Taking the stage that night with A-Plus from the Souls of Mischief, they rocked for 90 minutes before I got to catch up with Del after the show. Check the videos and interview clips below and follow Del on Twitter for more deets on his new album!
Canadian fans, it’s giveaway time again!
Against Me! have announced their upcoming Winter 2014 headlining tour. Hitting the road in advance of the release of their highly-anticipated sixth full-length album, Transgender Dysphoria Blues, the 22-date tour begins on Tuesday, December 31 in Pittsburgh, PA at the Altar Bar and will visit markets such as Cleveland, OH on Saturday, January 4, Brooklyn, NY on Thursday, January 9, Birmingham, AL on Friday, January 17, Nashville, TN on Sunday, January 19, and will culminate in a performance at the Culture Room in Ft. Lauderdale, FL on Sunday, January 26. Support on the entire run will be provided by The Sidekicks and The Shondes, and more information on tickets can be found on Against Me!’s official website. Read more
One reason why a song will get included in this list is that it produces an emotional reaction in me. There are songs which can bring tears to my eyes, of both joy and sorrow. There are songs which make me angry, there are songs which make me miserable, there are songs which make me smile. In the most extreme cases, there are songs where the emotional reaction is so strong it causes a physical reaction – makes the hairs on my arms stand on end, or brings a flush to my cheeks. Some of my highest ranked tracks will fall into this category. And if I were to try to describe why I cannot abide most commercial mainstream music, herein is the answer. Commercial mainstream music needs to be as inoffensive as possible because profit is not gained by alienating potential purchasers. It produces no reaction in me as a result. Yet its deliberate inoffensiveness is what I find offensive about it.
Onwards and upwards then. The next twenty.
The Hives in 2013 represent an interesting dichotomy.
Carrying on from last week, if technical proficiency alone is not a guarantee of inclusion – quite the reverse it may seem – then what militates against it. The answer is deceptively simple. A melody. My top 1000 contains little or nothing which could be considered ambient; very few long complicated passages of difficult to play but difficult to listen to virtuosity; and nothing which is atonal for a prolonged period. Call me old fashioned, but I enjoy a good tune and a song without a good tune, or hook, or riff, call it what you will, is not going to stick with me long enough to get included on the list. Music which I only notice when it stops playing is not music but an aural equivalent of wallpaper.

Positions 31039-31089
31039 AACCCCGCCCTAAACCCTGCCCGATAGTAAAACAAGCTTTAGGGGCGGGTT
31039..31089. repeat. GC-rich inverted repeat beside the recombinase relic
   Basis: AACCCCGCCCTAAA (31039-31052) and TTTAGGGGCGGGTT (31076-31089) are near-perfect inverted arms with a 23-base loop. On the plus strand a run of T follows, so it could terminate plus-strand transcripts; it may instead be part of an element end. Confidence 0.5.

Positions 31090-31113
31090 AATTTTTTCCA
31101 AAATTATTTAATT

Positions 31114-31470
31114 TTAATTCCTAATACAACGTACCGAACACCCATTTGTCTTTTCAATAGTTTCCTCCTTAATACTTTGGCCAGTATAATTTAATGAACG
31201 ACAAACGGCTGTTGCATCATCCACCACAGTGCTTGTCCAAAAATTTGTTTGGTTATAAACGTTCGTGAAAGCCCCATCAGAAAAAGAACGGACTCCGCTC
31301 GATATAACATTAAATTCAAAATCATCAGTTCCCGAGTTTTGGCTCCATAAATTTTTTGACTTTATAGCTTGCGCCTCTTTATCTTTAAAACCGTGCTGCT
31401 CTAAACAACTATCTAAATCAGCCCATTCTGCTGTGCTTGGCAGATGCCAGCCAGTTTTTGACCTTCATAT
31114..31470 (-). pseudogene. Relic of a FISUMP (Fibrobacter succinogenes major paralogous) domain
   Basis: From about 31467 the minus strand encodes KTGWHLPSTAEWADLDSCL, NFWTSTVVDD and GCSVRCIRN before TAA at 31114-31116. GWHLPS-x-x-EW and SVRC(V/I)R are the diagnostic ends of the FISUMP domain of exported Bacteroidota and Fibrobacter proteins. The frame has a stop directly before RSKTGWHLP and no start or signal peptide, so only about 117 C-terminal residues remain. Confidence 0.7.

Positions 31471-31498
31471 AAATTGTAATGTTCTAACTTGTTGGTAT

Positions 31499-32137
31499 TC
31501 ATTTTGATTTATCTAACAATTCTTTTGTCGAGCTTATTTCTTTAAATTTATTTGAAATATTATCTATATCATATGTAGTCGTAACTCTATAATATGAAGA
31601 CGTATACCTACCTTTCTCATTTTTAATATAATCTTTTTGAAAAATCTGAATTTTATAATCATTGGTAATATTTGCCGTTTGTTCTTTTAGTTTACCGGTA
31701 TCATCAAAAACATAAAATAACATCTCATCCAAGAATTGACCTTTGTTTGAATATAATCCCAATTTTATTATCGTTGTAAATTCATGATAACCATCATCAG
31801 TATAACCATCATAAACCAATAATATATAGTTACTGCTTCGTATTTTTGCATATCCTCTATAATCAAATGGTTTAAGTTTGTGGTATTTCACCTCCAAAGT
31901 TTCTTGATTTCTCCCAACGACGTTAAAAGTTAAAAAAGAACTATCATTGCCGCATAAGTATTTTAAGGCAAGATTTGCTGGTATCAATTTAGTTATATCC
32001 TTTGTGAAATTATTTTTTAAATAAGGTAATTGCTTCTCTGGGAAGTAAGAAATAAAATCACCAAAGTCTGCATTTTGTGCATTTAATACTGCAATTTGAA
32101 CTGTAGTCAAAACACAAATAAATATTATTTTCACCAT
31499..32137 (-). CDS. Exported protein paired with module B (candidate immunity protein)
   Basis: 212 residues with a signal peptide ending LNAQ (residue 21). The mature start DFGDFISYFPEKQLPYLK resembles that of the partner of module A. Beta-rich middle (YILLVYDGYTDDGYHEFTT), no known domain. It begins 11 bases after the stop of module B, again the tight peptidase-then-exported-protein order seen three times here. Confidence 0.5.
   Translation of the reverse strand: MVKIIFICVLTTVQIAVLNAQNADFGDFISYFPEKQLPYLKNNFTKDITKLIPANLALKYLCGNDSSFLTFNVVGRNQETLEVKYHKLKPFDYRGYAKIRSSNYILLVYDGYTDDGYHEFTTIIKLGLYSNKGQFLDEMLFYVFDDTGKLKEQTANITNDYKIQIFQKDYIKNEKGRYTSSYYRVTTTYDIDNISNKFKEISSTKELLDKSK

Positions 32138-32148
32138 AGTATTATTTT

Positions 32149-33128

Onto the 800’s.
Stop right where your brain is at, we’re not slinging Amy Lee or Scott Stapp posters. Good, you made it through, you’ll be glad you did so. Have a listen to a terrific new playlist available courtesy of Wind-up Records.
Continuing with the theme of what makes something worthy of inclusion, it may come as a surprise to learn that technical ability is not a major factor. Of course, some of the greats, particularly guitar greats are included – Page, Clapton, Hendrix and so on. And, of course, are works by the man who quite possibly was the greatest known musical genius of all time – Ludwig van Beethoven. Many of the tracks performed by the most technically gifted artists of the seventies, a period which formed my musical tastes, namely the prog rockers Yes, Genesis, ELP and the like are not here. And yet some of the early punk songs and indie pop samplers from the eighties are, despite their poor quality. Why this should be is looked in the next blog
On with the list – twenty more.
If you were like me in the late 90’s, chances were VERY high you were bumping solo and featured material from one particular LADY. Nicole Wray. The artist who laced several a track for music masterminds Missy Elliott, Timbaland and Damon Dash’s Rocafella, started her career off on a high note and spent years behind the scenes songwriting for other artists. Briefly collaborating with the Black Keys ( via BlacRoc) and Kid Cudi, Nicole next stepped back into the spotlight with a new look, new sound and a new band, Lady, in 2012, finding a new home in retro funk soul mecca, Truth and Soul Records.
Last time I looked at context, time and place, as among the defining factors for inclusion of a track. Another factor, which may seem overriding at first, turns out not to be so, namely reflective of my views. To be sure, songs which may be said to be politically or socially “left” will resonate with me more. Yet, while I would never include songs of the extreme right – Prussian Blue for the USA or Skrewdriver for the UK – I can include a track from Rush’s “2112” which was inspired by libertarian right author Ayn Rand. Similarly, though I am an atheist, I have a special fondness for the grace and calm of the works of twelfth century abbess Hildegard von Bingen. So, music according with my views is not always as important as may at first be apparent.
Anyway, here is the next twenty.
- “Night and Day-Frank Sinatra
- “April in Paris”-Louis Armstrong
- “My Favorite Things”- John Coltrane
- “Brilliant Corners”-Thelonious Monk
- “Nowhere Man”-Beatles
- “Too Much Monkey Business”-Chuck Berry
- “Just As I Am”-Johnny Cash
- “Can’t You Hear Me Knocking”-Rolling Stones
- “Diplomat’s Son”-Vampire Weekend
- “Easy To Love”-Billie Holiday
- “Take Five”-Dave Brubeck
- “American Pie”-Don McLean
- “All I Have to Do is Dream”-Everly Brothers
- “Ain’t That a Shame”-Fats Domino
- “Look For the Silver Lining”-Chet Baker
- “I’ve Been Loving You For So Long”-Otis Redding
- “Perhaps Vampires Is a Bit Strong”-Arctic Monkeys
- “Third Stone From the Sun”-Jimi Hendrix
- “Ego’s Last Stand”-Flaming Lips
- “Bargain”-The Who